Fair Housing Act of 1968
Fair Housing Act of 1968
Steven J. Gunn
Title VIII of the Civil Rights Act of 1968, commonly known as the Fair Housing Act (P.L. 90-284, 82 Stat. 81), prohibits discrimination in the sale and rental of residential housing. The act was designed to eradicate a wide range of discriminatory practices that, by the late 1960s, had resulted in the pervasive segregation of blacks and other minorities in ghettos in our nation's major cities.
The Fair Housing Act was the final piece of civil rights legislation of the 1960s. It was enacted on April 11, 1968, just weeks after the National Advisory Commission on Civil Disorders released its report on racial discrimination and unrest in the United States. President Lyndon B. Johnson appointed the advisory commission in 1967 after a series of riots took place in the ghettos of many of America's largest cities, including Los Angeles, Chicago, Newark, and Detroit. The president asked the commission to investigate the triggers of the riots, the deeper causes of the racial unrest, and potential remedies.
The Commission's report, known as the Kerner Report after its chairman, Illinois governor Otto Kerner, found that the primary cause of racial unrest and violence was black rage against white racism, which the report stated was largely responsible for keeping blacks segregated in ghettos. The report concluded that America was "moving toward two societies, one black, one white—separate and unequal," noting that "white society is deeply implicated in the ghetto. White institutions created it, white institutions maintain it, and white society condones it." The report highlighted residential segregation as a primary cause of the urban riots of the middle to late 1960s. The Kerner Report recommended sweeping federal initiatives to eliminate housing discrimination and improve housing opportunities for urban blacks.
Congress responded by passing the Fair Housing Act. The act made many of the discriminatory practices that led to racial segregation in America's housing markets illegal. It was, in the words of the Supreme Court in Jones v. Alfred H. Mayer Company (1968), a "comprehensive open housing law." The act made it U.S. policy to "provide, within constitutional limitations, for fair housing throughout the United States."
In broad terms, the act prohibited discrimination in the sale and rental of housing, in the provision of services or facilities in connection with the sale or rental of housing, and in mortgage brokerage services and other financing services in connection with the sale or rental of housing. The act also prohibited advertising with discriminatory preferences, and prohibited cities and counties from passing zoning laws to exclude or otherwise discriminate against minorities. In addition, the act empowered the U.S. Department of Housing and Urban Development (HUD) and the U.S. Attorney General to enforce its terms, to assist victims of discrimination, and authorized the federal courts to order the payment of damages to victims of discrimination.
When enacted in 1968, the act prohibited housing discrimination on the basis of race, color, national origin, and religion. It was expanded in 1974 to prohibit discrimination on the basis of sex, and again in 1988 to prohibit discrimination based on disability and familial status. ("Familial status" is a term that includes families with children, pregnant women, and individuals who are in the process of obtaining legal custody of a child.)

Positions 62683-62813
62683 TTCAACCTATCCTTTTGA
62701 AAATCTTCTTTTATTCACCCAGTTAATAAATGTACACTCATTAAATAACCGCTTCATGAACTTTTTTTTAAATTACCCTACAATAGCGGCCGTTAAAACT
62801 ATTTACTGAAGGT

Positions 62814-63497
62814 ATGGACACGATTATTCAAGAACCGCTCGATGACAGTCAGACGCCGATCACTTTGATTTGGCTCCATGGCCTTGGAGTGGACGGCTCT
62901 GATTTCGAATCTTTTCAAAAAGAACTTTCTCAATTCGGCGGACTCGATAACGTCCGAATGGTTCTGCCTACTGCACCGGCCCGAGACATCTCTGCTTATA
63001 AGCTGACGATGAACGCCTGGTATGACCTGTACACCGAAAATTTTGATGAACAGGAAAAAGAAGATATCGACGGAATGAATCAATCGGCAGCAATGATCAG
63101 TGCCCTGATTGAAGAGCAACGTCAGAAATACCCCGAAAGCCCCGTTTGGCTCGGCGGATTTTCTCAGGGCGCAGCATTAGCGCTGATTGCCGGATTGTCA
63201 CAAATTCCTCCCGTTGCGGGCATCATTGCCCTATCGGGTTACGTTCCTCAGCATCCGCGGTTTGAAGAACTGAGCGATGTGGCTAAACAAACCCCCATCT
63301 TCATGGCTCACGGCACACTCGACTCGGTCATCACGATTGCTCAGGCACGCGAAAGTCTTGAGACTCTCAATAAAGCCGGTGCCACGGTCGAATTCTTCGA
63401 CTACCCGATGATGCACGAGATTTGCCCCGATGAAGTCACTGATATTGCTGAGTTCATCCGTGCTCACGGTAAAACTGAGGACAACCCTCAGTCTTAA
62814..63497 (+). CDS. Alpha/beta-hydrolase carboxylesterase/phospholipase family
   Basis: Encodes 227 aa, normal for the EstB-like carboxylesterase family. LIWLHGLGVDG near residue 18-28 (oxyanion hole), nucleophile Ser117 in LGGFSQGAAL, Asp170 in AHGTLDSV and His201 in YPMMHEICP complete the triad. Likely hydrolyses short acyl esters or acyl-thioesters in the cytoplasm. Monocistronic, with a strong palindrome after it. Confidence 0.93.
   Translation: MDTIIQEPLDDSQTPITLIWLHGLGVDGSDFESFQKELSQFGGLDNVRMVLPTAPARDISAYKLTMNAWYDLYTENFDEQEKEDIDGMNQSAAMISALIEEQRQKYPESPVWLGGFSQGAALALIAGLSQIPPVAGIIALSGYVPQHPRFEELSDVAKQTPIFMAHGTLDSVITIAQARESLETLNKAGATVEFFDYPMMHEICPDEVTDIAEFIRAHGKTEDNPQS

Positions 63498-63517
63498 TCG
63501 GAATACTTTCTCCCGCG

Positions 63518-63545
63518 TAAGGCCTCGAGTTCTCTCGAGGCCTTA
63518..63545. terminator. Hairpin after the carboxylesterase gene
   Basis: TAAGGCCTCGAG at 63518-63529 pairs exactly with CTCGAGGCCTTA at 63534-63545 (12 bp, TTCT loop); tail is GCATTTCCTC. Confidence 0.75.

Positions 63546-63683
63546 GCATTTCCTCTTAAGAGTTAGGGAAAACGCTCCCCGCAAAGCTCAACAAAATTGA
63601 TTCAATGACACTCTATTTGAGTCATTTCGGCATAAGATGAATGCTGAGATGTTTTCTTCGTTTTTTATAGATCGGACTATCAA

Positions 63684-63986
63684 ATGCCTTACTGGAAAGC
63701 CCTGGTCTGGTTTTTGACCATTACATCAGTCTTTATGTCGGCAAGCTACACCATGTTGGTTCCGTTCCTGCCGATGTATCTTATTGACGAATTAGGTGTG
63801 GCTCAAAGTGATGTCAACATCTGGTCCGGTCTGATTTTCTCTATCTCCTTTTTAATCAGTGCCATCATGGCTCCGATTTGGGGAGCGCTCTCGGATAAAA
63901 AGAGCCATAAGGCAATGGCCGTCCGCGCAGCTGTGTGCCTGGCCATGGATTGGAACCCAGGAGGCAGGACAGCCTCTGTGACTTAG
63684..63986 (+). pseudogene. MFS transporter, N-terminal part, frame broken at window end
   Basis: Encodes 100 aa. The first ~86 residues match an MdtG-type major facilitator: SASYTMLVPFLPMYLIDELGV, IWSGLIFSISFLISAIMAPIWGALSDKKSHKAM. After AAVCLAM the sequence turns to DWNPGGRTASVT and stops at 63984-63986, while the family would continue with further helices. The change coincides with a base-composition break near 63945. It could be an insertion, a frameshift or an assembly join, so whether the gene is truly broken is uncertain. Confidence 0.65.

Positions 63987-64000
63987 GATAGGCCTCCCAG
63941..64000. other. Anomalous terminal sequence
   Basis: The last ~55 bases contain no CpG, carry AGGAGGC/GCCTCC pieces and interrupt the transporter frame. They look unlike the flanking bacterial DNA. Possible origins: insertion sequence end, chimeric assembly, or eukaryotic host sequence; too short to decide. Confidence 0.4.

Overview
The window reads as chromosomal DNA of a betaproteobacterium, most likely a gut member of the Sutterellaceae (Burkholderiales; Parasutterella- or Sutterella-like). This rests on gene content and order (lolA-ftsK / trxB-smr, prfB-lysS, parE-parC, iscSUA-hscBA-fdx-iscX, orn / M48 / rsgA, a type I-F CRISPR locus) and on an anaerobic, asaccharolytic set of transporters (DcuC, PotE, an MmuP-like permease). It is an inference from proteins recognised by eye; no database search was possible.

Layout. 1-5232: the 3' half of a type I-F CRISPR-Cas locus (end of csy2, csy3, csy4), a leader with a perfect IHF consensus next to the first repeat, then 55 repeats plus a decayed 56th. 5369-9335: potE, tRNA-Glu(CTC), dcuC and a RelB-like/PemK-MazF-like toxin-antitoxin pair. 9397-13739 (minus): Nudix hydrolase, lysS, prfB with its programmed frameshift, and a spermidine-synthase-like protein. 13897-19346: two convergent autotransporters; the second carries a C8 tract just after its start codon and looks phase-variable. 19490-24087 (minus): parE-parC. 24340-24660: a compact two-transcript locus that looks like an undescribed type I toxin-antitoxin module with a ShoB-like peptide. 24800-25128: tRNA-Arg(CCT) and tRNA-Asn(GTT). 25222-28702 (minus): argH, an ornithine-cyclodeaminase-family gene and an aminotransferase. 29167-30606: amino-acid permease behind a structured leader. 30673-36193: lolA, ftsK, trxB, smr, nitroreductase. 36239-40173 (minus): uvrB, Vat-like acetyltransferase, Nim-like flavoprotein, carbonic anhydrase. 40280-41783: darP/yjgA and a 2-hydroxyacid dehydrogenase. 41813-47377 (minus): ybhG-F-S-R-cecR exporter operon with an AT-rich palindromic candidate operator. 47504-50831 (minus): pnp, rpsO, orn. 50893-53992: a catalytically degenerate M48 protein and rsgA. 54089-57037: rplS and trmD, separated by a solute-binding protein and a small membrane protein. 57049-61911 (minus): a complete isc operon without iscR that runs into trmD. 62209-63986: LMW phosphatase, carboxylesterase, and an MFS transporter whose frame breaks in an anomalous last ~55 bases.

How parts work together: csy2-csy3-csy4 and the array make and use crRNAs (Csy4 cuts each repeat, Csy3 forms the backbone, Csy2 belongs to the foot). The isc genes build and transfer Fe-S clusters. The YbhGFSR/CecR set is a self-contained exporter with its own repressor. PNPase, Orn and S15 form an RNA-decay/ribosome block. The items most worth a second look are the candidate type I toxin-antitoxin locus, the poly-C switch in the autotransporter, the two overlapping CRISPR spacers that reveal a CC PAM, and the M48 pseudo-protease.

The Fair Housing Act contains several specific prohibitions against discrimination in the sale or rental of housing:
- • "It is unlawful for any person to refuse to rent or sell a dwelling, refuse to negotiate for the sale or rental of a dwelling, or otherwise make unavailable or deny a dwelling to any person because of race, color, national origin, religion, sex, familial status, or disability." This prevents the classic forms of overt discrimination that were exceedingly common in the decades prior to the act's passage.
- • "It is unlawful for any person to represent to anyone because of race, color, national origin, religion, sex, familial status, or disability that a dwelling is not available for sale, rental, or inspection when the dwelling is in fact so available." This prevents housing providers from giving minorities false information about the availability of housing or steering minorities to non-white neighborhoods.
- • "It is unlawful to discriminate against any person in the terms, conditions, or privileges of sale or rental of a dwelling because of race, color, national origin, religion, sex, familial status, or disability." Among other things, this prevents housing providers from charging higher housing prices to minorities than whites.
- • "No one may discriminate against any person in the provision of services or facilities in connection with the sale or rental of a dwelling because of race, color, national origin, religion, sex, familial status, or disability." For example, a landlord may not restrict minorities or families with children to a single portion of a housing complex or restrict their access to recreational facilities available to other tenants.
- • "It is unlawful for any person to make any notice, statement, or advertisement, with respect to the sale or rental of a dwelling that indicates any preference, limitation, or discrimination based on race, color, national origin, religion, sex, familial status, or disability." Advertisements may not refer to housing facilities as "white" or as reserved for any other race or color.
- • "It is unlawful, for profit, to persuade any person to sell or rent a dwelling by telling the person that people of a particular race, color, religion, sex, national origin, familial status, or disability are moving into the neighborhood." This practice, known as "blockbusting," was used to induce panic sales in which whites sold their properties and fled to suburban neighborhoods in order to avoid the prospect of living near minorities.
The Fair Housing Act also made it unlawful for mortgage lenders, brokers, and others involved in real estate related transactions to discriminate against minorities:
- • "It is unlawful to refuse to make a loan for the purchase, construction, improvement, repair, or maintenance of a dwelling to any person because of race, color, national origin, religion, sex, familial status, or disability." Among other things, this provision was designed to prohibit "redlining," a practice in which banks refused to make loans to people who live in predominantly minority communities.